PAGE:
I never thought that but I

wanted to be a commercial

fiction writer but I didn't

know if I could actually pull

it off it just worked out.

Where I got to do it full time

and then I did seven books

still as a lawayer.

I 1uit on book 8.

Wow.

Which was very scary.

I was terrified to quit

because you're you're cutting

a lifeline.

You have to understand,

I made a very good living as a

lawyer.

I didn't need a dime from

publishing, I did very well.

But I was cutting that off.

I'm selling the office,

I'm shutting down the

practice,

I mean you're not you're not

burning bridges you're nuking

bridges.

Wow.

It's true, it's true.

What drove you to tell those

stories?

The little voice in your head.

The only reason any writer

writes is they have a little

voice in their head that tells

them to write.

I mean every- I say this all

the time.

I don't think writers are

born.But the little voice in

your head you're born with.

And if you listen to the

little voice and you develop

the little voice,

you can become a writer

because there's a craft to it.

There's a right way and a

wrong way to write things.

It's an art,

and you can express yourself

and have a lot of fun with it,

but there are still ways to do

it right and ways to do it

wrong.

And you have to learn that

craft,

but it's that little voice in

your head that tells you to

write and it doesn't say

"write a bestseller and make a

bunch of money and do all

that," no.

It just says "sit down and

write.

If you'll sit down and write I

will shut up.

If you don't,

I will nag you to do it.

And that's what happened and

every writer has it.

Every writer,

like Paris Reviews interviews,

every writer no matter what

kind of writing they do,

they always say- if it's

fiction,

they always say: you know

you're a real writer when you

start to hear the sound of

your own voice.

But it's really when you start

to hear the sound of your

character's voice,

when you start to be a court

stenographer and writing and

taking notes on what the

characters are saying.

So I always say the third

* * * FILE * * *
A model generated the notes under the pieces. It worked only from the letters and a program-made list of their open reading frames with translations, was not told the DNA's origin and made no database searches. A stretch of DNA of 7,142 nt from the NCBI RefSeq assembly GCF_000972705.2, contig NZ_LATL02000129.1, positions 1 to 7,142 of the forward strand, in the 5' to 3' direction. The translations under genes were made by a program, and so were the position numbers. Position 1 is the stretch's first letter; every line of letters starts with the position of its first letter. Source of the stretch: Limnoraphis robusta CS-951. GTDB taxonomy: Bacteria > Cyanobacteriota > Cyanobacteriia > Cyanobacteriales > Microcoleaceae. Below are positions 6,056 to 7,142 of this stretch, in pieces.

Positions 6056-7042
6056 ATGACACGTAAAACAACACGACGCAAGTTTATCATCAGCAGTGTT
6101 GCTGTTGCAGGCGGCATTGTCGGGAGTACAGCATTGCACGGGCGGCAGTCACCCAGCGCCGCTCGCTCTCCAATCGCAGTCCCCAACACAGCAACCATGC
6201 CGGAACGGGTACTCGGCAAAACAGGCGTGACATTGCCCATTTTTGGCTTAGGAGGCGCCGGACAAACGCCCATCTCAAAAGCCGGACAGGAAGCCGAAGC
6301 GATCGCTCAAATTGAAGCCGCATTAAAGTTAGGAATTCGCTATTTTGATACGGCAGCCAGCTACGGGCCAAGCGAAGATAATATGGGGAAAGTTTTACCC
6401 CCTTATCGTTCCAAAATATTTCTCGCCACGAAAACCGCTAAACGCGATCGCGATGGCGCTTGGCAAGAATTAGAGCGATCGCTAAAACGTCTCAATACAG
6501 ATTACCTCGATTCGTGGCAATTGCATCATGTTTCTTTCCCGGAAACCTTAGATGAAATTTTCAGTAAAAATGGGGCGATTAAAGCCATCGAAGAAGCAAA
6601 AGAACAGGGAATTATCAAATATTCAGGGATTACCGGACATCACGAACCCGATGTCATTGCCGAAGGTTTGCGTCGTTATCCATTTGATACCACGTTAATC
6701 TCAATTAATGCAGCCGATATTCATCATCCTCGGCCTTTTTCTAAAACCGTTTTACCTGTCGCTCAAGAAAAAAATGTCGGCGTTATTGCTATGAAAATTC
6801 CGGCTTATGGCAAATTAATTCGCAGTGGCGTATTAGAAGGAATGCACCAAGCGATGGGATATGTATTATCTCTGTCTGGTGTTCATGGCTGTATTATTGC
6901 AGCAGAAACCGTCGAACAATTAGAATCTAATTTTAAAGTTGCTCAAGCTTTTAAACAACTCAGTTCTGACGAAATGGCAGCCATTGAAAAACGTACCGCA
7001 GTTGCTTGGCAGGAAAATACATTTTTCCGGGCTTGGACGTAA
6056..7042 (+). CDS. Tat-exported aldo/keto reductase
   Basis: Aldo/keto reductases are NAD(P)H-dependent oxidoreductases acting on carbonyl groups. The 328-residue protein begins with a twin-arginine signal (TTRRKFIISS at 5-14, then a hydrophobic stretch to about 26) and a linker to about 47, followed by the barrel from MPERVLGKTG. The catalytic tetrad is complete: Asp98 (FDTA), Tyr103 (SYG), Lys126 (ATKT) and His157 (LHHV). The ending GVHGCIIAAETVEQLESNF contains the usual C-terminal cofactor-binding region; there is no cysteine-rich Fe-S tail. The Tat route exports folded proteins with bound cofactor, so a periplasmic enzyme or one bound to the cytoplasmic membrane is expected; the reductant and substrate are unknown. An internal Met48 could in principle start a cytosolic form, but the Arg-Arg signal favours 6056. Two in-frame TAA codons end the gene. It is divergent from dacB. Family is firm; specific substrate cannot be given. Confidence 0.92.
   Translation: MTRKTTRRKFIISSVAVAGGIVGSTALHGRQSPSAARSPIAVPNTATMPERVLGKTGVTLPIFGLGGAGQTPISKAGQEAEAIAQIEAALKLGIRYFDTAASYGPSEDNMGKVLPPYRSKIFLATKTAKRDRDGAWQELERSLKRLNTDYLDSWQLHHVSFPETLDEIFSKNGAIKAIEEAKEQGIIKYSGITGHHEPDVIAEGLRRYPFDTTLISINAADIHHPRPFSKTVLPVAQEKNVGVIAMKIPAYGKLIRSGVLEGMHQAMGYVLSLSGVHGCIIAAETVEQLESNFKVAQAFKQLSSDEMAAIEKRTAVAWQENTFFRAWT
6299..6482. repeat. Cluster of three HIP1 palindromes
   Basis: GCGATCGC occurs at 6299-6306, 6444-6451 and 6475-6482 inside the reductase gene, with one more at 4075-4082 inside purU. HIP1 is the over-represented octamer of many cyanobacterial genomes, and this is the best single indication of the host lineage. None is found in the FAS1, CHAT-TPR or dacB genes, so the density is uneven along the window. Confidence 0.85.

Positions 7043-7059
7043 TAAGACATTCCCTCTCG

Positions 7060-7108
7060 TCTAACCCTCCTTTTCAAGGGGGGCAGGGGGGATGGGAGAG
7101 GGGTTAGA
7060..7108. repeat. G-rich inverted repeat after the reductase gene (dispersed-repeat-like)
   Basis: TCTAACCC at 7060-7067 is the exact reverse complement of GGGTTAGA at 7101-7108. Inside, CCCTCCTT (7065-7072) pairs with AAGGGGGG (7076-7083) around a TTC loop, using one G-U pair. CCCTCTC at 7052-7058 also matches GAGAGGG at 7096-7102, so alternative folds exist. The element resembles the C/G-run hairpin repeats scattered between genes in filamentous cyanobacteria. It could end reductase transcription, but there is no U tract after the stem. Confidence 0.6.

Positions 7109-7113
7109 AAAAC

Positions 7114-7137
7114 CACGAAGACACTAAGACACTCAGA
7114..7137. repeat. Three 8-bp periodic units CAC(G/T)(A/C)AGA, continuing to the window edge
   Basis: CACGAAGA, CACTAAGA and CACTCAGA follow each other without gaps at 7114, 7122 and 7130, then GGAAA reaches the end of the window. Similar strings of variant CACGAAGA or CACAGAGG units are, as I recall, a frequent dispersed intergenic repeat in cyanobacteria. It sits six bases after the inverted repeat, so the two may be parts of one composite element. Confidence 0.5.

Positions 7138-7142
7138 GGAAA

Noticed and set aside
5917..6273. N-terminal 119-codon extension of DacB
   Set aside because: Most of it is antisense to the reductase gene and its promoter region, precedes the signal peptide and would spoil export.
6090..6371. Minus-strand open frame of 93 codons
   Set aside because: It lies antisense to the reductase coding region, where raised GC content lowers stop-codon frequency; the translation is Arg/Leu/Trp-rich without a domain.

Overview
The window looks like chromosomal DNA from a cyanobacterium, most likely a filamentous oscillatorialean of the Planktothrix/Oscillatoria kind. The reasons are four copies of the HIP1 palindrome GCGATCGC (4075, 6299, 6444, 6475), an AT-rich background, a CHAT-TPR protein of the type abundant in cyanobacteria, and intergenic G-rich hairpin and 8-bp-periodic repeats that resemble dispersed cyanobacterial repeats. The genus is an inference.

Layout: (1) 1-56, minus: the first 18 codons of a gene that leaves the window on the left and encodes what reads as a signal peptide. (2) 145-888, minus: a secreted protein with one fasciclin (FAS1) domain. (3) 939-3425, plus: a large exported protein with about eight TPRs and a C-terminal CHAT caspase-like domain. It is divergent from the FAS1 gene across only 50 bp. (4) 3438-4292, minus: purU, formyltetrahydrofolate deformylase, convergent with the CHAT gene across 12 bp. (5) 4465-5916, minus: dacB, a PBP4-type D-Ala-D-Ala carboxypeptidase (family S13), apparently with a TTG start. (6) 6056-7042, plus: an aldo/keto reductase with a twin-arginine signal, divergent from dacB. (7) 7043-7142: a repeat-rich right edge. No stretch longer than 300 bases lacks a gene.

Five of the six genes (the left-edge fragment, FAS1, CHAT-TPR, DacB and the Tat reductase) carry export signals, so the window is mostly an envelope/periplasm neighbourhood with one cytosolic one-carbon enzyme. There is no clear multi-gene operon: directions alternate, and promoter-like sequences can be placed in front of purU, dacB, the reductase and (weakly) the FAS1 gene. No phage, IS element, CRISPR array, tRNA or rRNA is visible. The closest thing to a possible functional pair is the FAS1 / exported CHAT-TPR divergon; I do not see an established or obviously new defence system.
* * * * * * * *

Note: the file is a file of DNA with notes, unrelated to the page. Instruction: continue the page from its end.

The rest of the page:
ingredient is you have to be

sort of basically

schizophrenic inclination.

Is that really what it feels

like in those moments of this

is what the character would

say?

Yea you have to let the

characters start talking.

In the middle of my last book,

I was under deadline and I was

running late and I called my

my editor and I said,

"Well I'm really sorry but

this one character just

started talking and I didn't

know he was going to tell me

that he learned to play chess

in his mother's kitchen while

he was snapping peas." He said

"OK I guess you have to do

it."

When I um - I'm more of a plot

driven author.

Have you heard the expression

of pantser and plotter?

A pantser is an author who

will tend to just start with a

blank page and then go forward

as in "seat of the pants"

flying that way.

And then a plotter is someone

who outlines and I do a great

deal of- I do a great deal of

outlining and yes occasionally

a character will develop a

voice of his or her own that

does not jive with where my

plot is going in which case

they become the next victim.

I'm sorry I can not take...

You don't have time for that.

Right,

I have occasionally taken them

our of that book I'm working

on and given them their own

book but it's so much easier

just to kill them.

Oh my gosh!

Well that actually brings up

an interesting question for

me.

When you plot out a thriller

like "The Bone Collector" for

example which is, you know,

such a widely known book.

Do you know where this is

going before you start?

Well I'll explain it very very

quickly here.

I um...

The answer is no.

But I had an idea in "The Bone

Collector,

" for instance about a

quadriplegic forensic

detective,

someone - a New York City

police officer,

injured on the side of a crime

scene.

And he was in retirement,

but then he had to come out of

retirement to track down a man

obsessed with bones,

a killer obsessed with bones.

That was the only idea I had.

And so then I started with

Post-It-Notes on a big

corkboard in my office and for

the next roughly six or seven

months I moved the scenes

around until I had a rough

idea of where I wanted the

story to go and what I wanted

the twist to be at the end.

Because my books have twists.

I like- all the subplots have

twist after twist after twist.

And so at the end,

then I would go back and put

clues in that would allow the

reader to come to the twist

and say,

"Oh you know that was in

Chapter 7.

I should have seen that clue,

I should have seen this clue."

So I am excessive in

outlining.

I don't expect my students to

do that,

but I think it was Joyce Carol

Oates who said you can't write

the first sentence of your

book or story until you know

what the last sentence is.

Doesn't mean you have to know

the exact sentences.

But you have to know kind of

where you're going.

And I'm an advocate of that.

But you know an author like

George R.R.

Martin who wrote the Game of

Thrones books, for instance.

And I think will be a guest at

ITW,

he'll be the ThrillerMaster.

He said you can't plot it out,

writing is like a garden,

you plant a seed and you kind